Persistent Link:
http://hdl.handle.net/10150/278429
Title:
Acculturation and self-esteem of Mexican American college students
Author:
Henley, Robert Ashby, 1950-
Issue Date:
1994
Publisher:
The University of Arizona.
Rights:
Copyright © is held by the author. Digital access to this material is made possible by the University Libraries, University of Arizona. Further transmission, reproduction or presentation (such as public display or performance) of protected items is prohibited except with permission of the author.
Abstract:
This study sought to examine patterns of acculturation among a sample of 18 Mexican American college students and to compare them with participants' scores on a self-esteem scale, which was selected as a measure of adjustment. Mendoza's Cultural Life Style Inventory was used to assess acculturation due to its ability to provide a more precise profile of acculturation. Self-esteem was measured with the 10-item Rosenberg Self-esteem Scale. Although the findings did not indicate a statistically significant correlation between the two, the data contained in the acculturation assessments, particularly, suggested some interesting indications to the effect that while most have an overall dominant tendency of cultural shift, the tendencies exhibited in several individual dimensions more frequently tended to be cultural incorporation or cultural resistance. It was also noted that the self-esteem scores tended to be quite high.
Type:
text; Thesis-Reproduction (electronic)
Keywords:
Education, Guidance and Counseling.; Education, Educational Psychology.; Sociology, Ethnic and Racial Studies.
Degree Name:
M.A.
Degree Level:
masters
Degree Program:
Graduate College; Family and consumer resources
Degree Grantor:
University of Arizona
Advisor:
Christensen, Oscar C., Jr.

Full metadata record

DC FieldValue Language
dc.language.isoen_USen_US
dc.titleAcculturation and self-esteem of Mexican American college studentsen_US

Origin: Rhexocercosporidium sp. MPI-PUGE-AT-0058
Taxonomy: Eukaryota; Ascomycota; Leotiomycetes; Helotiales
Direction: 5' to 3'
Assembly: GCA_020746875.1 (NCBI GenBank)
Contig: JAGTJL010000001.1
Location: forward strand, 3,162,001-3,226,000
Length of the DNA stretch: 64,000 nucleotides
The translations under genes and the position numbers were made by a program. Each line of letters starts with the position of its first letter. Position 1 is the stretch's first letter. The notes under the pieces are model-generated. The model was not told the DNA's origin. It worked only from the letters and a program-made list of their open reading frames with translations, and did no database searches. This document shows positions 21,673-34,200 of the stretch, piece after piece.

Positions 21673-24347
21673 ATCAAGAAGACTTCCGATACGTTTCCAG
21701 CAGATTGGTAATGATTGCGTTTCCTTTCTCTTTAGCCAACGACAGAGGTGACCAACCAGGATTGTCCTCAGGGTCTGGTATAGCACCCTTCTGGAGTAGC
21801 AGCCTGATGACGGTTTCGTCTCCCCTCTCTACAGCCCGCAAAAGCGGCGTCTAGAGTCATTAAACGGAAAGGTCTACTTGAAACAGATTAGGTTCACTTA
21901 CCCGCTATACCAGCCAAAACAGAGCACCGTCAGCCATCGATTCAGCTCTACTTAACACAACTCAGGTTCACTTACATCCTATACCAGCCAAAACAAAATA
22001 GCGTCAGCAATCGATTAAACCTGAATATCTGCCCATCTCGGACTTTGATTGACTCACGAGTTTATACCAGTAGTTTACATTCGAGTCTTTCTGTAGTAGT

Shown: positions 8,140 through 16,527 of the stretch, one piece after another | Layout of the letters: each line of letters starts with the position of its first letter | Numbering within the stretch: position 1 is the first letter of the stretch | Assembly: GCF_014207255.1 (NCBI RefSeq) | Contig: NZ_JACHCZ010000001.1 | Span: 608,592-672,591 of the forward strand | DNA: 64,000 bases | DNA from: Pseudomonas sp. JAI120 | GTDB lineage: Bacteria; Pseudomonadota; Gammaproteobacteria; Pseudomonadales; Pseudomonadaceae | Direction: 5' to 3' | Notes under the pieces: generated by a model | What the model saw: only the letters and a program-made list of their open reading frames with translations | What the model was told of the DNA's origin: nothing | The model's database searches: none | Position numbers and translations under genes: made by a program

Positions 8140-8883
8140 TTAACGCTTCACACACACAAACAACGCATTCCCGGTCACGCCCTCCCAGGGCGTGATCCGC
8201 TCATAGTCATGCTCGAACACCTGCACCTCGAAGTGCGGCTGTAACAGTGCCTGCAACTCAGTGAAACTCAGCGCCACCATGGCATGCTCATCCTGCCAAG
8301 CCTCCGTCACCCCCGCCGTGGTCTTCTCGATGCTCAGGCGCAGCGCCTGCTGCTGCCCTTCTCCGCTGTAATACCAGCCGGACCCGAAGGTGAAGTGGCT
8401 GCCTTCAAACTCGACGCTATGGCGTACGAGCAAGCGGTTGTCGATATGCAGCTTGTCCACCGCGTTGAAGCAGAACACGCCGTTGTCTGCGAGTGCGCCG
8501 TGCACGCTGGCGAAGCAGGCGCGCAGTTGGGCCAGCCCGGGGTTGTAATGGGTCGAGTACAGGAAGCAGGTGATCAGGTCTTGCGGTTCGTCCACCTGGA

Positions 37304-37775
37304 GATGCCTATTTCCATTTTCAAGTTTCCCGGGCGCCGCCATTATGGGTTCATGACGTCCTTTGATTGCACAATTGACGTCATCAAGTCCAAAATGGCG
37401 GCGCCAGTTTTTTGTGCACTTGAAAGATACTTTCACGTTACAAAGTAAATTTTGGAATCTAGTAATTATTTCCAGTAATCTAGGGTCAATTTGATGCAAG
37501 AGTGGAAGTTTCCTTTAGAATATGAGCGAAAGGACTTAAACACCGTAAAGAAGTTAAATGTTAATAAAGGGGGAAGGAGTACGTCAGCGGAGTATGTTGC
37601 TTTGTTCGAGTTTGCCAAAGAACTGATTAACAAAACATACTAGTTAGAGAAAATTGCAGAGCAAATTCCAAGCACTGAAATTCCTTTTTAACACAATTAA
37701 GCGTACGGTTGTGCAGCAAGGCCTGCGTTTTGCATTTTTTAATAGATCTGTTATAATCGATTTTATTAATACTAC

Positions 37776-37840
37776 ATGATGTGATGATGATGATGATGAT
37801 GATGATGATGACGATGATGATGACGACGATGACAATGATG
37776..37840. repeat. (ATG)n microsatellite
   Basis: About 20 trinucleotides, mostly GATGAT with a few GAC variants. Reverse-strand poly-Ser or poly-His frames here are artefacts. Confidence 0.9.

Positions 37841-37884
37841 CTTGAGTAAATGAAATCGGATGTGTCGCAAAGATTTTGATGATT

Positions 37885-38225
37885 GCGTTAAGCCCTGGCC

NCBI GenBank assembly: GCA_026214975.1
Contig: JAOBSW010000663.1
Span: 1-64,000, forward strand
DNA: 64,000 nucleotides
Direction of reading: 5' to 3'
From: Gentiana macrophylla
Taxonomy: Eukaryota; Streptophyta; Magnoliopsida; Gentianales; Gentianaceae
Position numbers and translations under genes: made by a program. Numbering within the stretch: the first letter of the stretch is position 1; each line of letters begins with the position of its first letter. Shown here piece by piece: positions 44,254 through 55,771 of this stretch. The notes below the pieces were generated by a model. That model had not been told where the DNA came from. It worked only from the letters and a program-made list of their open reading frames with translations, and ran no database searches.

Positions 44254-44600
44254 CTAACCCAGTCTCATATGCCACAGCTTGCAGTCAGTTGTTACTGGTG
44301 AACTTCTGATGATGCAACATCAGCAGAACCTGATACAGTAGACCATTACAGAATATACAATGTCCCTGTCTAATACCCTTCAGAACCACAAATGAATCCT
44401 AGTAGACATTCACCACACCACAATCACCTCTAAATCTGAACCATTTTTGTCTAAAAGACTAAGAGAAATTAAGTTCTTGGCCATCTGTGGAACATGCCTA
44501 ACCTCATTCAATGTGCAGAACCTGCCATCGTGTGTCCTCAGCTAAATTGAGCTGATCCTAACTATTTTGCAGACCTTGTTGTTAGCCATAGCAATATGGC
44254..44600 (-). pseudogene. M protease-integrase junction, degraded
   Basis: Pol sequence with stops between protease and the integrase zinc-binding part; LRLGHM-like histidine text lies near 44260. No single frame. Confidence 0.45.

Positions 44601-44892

dc.creatorHenley, Robert Ashby, 1950-en_US
dc.contributor.authorHenley, Robert Ashby, 1950-en_US
dc.date.issued1994en_US
dc.publisherThe University of Arizona.en_US
dc.rightsCopyright © is held by the author. Digital access to this material is made possible by the University Libraries, University of Arizona. Further transmission, reproduction or presentation (such as public display or performance) of protected items is prohibited except with permission of the author.en_US
dc.description.abstractThis study sought to examine patterns of acculturation among a sample of 18 Mexican American college students and to compare them with participants' scores on a self-esteem scale, which was selected as a measure of adjustment. Mendoza's Cultural Life Style Inventory was used to assess acculturation due to its ability to provide a more precise profile of acculturation. Self-esteem was measured with the 10-item Rosenberg Self-esteem Scale. Although the findings did not indicate a statistically significant correlation between the two, the data contained in the acculturation assessments, particularly, suggested some interesting indications to the effect that while most have an overall dominant tendency of cultural shift, the tendencies exhibited in several individual dimensions more frequently tended to be cultural incorporation or cultural resistance. It was also noted that the self-esteem scores tended to be quite high.en_US
dc.typetexten_US
dc.typeThesis-Reproduction (electronic)en_US
dc.subjectEducation, Guidance and Counseling.en_US
dc.subjectEducation, Educational Psychology.en_US
dc.subjectSociology, Ethnic and Racial Studies.en_US
thesis.degree.nameM.A.en_US
thesis.degree.levelmastersen_US
thesis.degree.disciplineGraduate Collegeen_US
thesis.degree.disciplineFamily and consumer resourcesen_US
thesis.degree.grantorUniversity of Arizonaen_US
dc.contributor.advisorChristensen, Oscar C., Jr.en_US
dc.identifier.proquest1357314en_US
dc.identifier.bibrecord.b31931091en_US
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